Speech of the Hon K P Chan, JP at the Legislative Council on 12 May 2010 Motion Debate On Protecting Health and Safety of Employees at Work in Inclement Weather
MR PRESIDENT: This Motion proposed by the Hon Li Fung-ying is very meaningful. With climate becoming extreme, frequency of bad weather is increasing. So are risks and injuries of outdoor workers. Therefore, the Government should review rules and regulations for protection of workers in inclement weather timely.
In light of global warming, the eco-system is also changing considerably. Glacier and permafrost are thawing; the sea level is rising; occurrences of drought and flood are increasing. They are not only affecting agricultural production but also livelihood and the economy. As greenhouse gas emission is increasing, problems of air pollution are becoming serious. The health of mankind is inevitably under threat and Hong Kong is not impervious.
I am sure everybody remembers that no too long ago sandstorms of Xinjiang and Inner Mongolia swept through Japan, Korea, Taiwan and Hong Kong. Air pollution index readings at many air quality monitor stations in Hong Kong were at the record high of exceeding 500.
Many proposed Amendments to the Motion today are focused on protecting health and safety of employees under serious air pollution. In fact, air pollution in Hong Kong is getting so serious that it has become a deterrent to foreign investors. Professor Anthony J Hedley, Chair of Community Medicine of The University of Hong Kong told the media in a recent interview that air pollution in Hong Kong was no longer tolerable and he would leave the territory on retirement this month. In fact, the Professor has been doing researches on improving air quality in Hong Kong for many years.
According to Professor Hedley, the Government should take imminent measures that would have impending impacts. He proposes to provide higher subsidy to vehicle owners for mandatory replacement of pre-Euro and Euro-I diesel models. I fully agree. In my view, the Government should enhance such incentive plan. Owners are reluctant to replace their old vehicles for many reasons. For instance, they might have concerns for business future. An improvement in incentives is to provide an option for surrender and scrap. Thus, these old vehicles of high pollution would be withdrawn from the road and cease changing hands again. Mr President, Professor Hedley says that he is fortunate to have a choice of leaving Hong Kong. However, most people don’t and many of them even have to work in inclement weather. Both the employer and the Government have irrefutable responsibilities to offer them protection.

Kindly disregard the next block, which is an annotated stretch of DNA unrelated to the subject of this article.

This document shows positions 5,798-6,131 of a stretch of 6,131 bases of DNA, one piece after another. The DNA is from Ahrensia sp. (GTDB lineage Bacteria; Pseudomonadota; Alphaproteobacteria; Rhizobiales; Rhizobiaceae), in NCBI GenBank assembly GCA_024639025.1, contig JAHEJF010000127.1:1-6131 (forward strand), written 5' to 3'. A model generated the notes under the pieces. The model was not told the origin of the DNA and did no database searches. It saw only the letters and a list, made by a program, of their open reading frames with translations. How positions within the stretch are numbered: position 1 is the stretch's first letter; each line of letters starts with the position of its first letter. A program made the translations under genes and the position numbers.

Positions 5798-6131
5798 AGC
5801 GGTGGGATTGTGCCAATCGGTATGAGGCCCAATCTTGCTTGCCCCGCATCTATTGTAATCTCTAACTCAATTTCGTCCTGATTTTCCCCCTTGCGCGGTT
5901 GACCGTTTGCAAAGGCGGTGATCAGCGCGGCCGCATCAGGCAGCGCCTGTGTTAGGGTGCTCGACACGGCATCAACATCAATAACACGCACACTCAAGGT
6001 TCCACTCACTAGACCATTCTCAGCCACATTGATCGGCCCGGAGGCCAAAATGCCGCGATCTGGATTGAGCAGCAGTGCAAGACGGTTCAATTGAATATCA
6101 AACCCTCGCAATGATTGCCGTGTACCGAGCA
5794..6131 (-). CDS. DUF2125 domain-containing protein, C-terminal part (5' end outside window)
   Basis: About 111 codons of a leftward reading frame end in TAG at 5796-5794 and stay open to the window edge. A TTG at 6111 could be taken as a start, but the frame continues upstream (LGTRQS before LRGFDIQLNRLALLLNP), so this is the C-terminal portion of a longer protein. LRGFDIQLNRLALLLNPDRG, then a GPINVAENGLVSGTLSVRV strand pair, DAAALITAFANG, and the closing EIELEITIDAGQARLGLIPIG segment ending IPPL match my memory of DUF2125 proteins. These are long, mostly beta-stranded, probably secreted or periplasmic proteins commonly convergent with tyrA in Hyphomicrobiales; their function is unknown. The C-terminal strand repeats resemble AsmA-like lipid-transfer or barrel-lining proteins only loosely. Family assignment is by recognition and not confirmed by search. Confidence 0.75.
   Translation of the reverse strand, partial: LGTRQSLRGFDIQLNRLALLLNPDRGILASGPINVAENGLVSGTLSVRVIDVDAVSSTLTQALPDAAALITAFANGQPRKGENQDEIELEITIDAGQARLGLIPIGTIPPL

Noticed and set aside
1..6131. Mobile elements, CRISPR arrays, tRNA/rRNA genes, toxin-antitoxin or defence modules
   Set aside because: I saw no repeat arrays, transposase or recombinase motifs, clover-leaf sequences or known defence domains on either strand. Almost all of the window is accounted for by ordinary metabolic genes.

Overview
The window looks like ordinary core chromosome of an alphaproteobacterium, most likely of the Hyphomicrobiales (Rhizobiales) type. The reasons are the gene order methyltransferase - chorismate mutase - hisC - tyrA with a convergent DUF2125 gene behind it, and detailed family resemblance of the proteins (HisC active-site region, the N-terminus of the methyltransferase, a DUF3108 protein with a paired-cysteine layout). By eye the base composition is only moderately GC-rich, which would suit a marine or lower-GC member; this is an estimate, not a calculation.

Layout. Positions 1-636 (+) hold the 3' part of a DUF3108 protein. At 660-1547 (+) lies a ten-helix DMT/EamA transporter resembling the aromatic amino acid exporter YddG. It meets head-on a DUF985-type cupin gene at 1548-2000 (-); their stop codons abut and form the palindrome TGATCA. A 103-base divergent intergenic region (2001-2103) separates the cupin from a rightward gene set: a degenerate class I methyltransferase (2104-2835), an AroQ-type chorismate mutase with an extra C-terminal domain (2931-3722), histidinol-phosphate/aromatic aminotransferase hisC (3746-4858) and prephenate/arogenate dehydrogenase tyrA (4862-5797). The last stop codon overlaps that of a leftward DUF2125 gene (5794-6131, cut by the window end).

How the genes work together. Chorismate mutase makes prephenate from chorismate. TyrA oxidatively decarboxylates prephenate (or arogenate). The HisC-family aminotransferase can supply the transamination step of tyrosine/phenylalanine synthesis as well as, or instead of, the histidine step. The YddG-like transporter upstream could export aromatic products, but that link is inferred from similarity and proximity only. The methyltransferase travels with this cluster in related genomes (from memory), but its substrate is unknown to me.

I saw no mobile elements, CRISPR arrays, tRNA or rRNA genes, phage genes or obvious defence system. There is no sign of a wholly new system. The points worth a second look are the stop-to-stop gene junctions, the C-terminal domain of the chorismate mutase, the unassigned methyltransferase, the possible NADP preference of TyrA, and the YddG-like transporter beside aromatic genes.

I always believe that employees are the most valuable assets of an employer. There would be no employer if there were no employees. Thus, employers should provide a healthy and safe environment for those who work for them and hassle-free workplace is essential.
The Hon Ip Wai-ming proposes a series of Amendments. I fully support the majority of them, including providing rest breaks or arranging rotations under inclement weather, stepping up inspections by Labour Department and requiring employers to take precautionary measures and to install necessary facilities for protecting occupational health and safety of workers. However, I have reservations on his proposal “to stipulate that employees who have contracted a disease attributable to work in inclement weather may be regarded as suffering from work injury and are eligible to statutory compensation”. This proposal needs further study because it is not easy to determine whether any sickness in question is both arisen from inclement weather and related to work. Moreover, it would impact on insurance premium. Employer bodies should be consulted.
Notwithstanding, as most of the Amendments deserve support, I would vote for them.
Mr President, with these remarks I support the Motion.